Donors such as the United Kingdom, European Union, and United States have spent hundreds of millions of dollars on Somalia’s security services, including 1.8 billion euros pledged in September 2013 as part of the “New Deal Compact.” Yet al-Shabaab remains a potent force throughout most of the country. The London conference thus presents an opportunity to develop security architecture—and associated justice mechanisms—more in line with previous political progress in Somalia.

Al-Shabaab continues to demonstrate sophisticated organizational planning and execution of attacks. While the African Union’s peacekeeping mission in Somalia (AMISOM) and Somali army have made significant military gains in liberating areas previously under the group’s control, this has brought little overall stability. This is largely because systems of governance and delivery of basic services to citizens have often failed to follow military operations. In addition, the retaking of major towns by AMISOM and government forces often leaves swaths of rural areas in the hands of al-Shabaab, which in turn shifts strategy to attacking main supply routes, rendering towns isolated. At the same time, the federal government has yet to establish a broad, predictable, and consistent policy framework of governance that appeals to communities.

Al-Shabaab remains a viable local actor for the provision of basic services and, in particular, security and justice. To date, national security forces have focused on force alone and have neglected building political consensus and legitimacy within communities they serve. They are thus yet to demonstrate their comparative value to al-Shabaab in many areas. At present, al-Shabaab presents itself as providing Somalia’s only effective justice system. It operates mobile courts that deal with cases swiftly and effectively. Most commonly, Somalis who have a land or property dispute turn to the group because they consider it likely to provide the most consistent and thorough response. This sort of parallel justice network exists across the country and even the capital Mogadishu.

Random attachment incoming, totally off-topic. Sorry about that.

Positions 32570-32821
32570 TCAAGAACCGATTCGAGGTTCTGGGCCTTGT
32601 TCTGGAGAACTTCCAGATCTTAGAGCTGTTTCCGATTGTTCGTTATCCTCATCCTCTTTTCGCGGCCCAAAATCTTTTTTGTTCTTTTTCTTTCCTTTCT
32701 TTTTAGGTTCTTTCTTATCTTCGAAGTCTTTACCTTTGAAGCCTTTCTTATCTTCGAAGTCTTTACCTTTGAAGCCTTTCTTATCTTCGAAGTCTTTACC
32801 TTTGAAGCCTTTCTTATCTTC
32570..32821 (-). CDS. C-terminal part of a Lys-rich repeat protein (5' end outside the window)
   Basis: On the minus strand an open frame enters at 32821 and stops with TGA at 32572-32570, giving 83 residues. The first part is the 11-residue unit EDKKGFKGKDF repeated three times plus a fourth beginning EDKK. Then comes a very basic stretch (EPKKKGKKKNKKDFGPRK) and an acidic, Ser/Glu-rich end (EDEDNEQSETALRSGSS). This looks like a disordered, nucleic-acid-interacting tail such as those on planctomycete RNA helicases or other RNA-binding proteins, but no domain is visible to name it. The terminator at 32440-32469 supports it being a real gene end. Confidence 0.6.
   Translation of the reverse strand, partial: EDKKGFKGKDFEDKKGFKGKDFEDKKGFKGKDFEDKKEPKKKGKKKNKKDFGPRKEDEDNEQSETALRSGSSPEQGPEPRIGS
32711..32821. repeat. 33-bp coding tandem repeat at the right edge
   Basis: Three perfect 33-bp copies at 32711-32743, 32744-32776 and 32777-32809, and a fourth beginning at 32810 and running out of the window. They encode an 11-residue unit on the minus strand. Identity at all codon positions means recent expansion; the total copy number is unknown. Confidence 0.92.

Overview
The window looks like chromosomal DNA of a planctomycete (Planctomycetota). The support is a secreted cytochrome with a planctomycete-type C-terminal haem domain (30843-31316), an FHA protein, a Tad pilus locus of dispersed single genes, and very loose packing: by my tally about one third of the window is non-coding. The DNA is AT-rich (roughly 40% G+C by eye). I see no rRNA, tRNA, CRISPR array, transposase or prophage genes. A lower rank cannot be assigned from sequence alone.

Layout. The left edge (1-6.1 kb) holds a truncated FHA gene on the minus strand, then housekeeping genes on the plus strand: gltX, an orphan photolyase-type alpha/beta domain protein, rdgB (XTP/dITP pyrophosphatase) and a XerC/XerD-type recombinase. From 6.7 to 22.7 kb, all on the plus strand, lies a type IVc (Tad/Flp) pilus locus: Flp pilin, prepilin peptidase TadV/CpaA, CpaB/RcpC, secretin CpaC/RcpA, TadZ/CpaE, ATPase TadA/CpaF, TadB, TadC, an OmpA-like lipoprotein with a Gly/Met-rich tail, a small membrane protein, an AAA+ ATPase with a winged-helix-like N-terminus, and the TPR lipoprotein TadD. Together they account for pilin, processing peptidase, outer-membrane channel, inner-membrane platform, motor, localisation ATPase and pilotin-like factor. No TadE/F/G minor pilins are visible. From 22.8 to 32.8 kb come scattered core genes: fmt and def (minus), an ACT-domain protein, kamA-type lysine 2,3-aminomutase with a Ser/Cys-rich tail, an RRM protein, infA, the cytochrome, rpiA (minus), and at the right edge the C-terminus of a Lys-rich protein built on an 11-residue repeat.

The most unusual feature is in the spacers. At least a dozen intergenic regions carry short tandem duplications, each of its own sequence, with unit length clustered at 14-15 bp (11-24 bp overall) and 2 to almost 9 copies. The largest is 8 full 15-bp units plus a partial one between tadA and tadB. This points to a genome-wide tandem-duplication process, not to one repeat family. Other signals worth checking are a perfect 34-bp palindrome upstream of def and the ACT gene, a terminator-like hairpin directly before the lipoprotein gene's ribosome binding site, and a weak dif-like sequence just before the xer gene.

As an extension of this informal justice system, al-Shabaab’s thrives off support from disgruntled clans or individuals, particularly along the Shabelle and Jubba rivers in southern Somalia. The group’s support doesn’t necessarily bring economic benefits, rather it provides self-defense from persecution and protection from manipulation by individual clans and predatory economic interests.

Despite its jihadist rhetoric, which locates Islam as the one and truly only identity, al-Shabaab relies more on Somalia’s traditional clan leadership system. Its own leadership in turn manipulates this system by duplicating it or forcing out traditional leaders when such systems fail to operate in favor of its ideological agenda. It often goes further, by delegitimizing, labeling as “apostates” and “anti-Islam,” those traditional elders who criticize the group. Routine assassinations are dealt out to elders deemed to have collaborated with the government or army.

These dynamics—and state authorities’ inability to adapt to them—are present in the ongoing battle to control Afgoye, 20 miles southwest of Mogadishu. Here, al-Shabaab has successfully exploited grievances directly linked to alleged human rights violations by members of the army, who, supported by AMISOM, regained control of Afgoye in May 2012.

In place of an effective strategy of winning local support, the army advanced certain clan interests over others in Afgoye. Notably, troops were implicated in allegations of torturing innocent civilians, or labeling them al-Shabaab collaborators and sympathizers. Al-Shabaab has since recaptured agricultural land confiscated by the armed forces and returned these to the local population. The result has been marginalized and minority communities becoming more receptive to the jihadists. While Afgoye remains under government control, regular attacks make it incredibly fragile and a constant flashpoint for AMISOM peacekeepers, who are now mired in a cycle of hit-and-run incidents.